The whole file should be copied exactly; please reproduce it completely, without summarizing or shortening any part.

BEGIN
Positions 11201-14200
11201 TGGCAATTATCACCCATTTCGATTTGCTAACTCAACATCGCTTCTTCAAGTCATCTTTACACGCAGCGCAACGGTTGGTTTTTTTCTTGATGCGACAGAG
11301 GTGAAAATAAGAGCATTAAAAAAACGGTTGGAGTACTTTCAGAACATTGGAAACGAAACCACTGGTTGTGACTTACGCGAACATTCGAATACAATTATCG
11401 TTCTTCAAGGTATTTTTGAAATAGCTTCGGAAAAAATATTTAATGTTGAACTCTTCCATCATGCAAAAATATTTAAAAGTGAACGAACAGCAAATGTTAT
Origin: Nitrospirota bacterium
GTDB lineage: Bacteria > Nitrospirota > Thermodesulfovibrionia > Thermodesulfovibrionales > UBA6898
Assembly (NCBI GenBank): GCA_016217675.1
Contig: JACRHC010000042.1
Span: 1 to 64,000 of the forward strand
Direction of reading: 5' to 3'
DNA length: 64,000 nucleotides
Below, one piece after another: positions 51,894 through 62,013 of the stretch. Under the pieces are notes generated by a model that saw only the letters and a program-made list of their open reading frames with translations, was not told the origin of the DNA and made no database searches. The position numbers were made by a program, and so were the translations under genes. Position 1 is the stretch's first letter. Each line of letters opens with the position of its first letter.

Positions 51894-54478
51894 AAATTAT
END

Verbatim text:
Positions 11201-14200
11201 TGGCAATTATCACCCATTTCGATTTGCTAACTCAACATCGCTTCTTCAAGTCATCTTTACACGCAGCGCAACGGTTGGTTTTTTTCTTGATGCGACAGAG
11301 GTGAAAATAAGAGCATTAAAAAAACGGTTGGAGTACTTTCAGAACATTGGAAACGAAACCACTGGTTGTGACTTACGCGAACATTCGAATACAATTATCG
11401 TTCTTCAAGGTATTTTTGAAATAGCTTCGGAAAAAATATTTAATGTTGAACTCTTCCATCATGCAAAAATATTTAAAAGTGAACGAACAGCAAATGTTAT
Origin: Nitrospirota bacterium
GTDB lineage: Bacteria > Nitrospirota > Thermodesulfovibrionia > Thermodesulfovibrionales > UBA6898
Assembly (NCBI GenBank): GCA_016217675.1
Contig: JACRHC010000042.1
Span: 1 to 64,000 of the forward strand
Direction of reading: 5' to 3'
DNA length: 64,000 nucleotides
Below, one piece after another: positions 51,894 through 62,013 of the stretch. Under the pieces are notes generated by a model that saw only the letters and a program-made list of their open reading frames with translations, was not told the origin of the DNA and made no database searches. The position numbers were made by a program, and so were the translations under genes. Position 1 is the stretch's first letter. Each line of letters opens with the position of its first letter.

Positions 51894-54478
51894 AAATTAT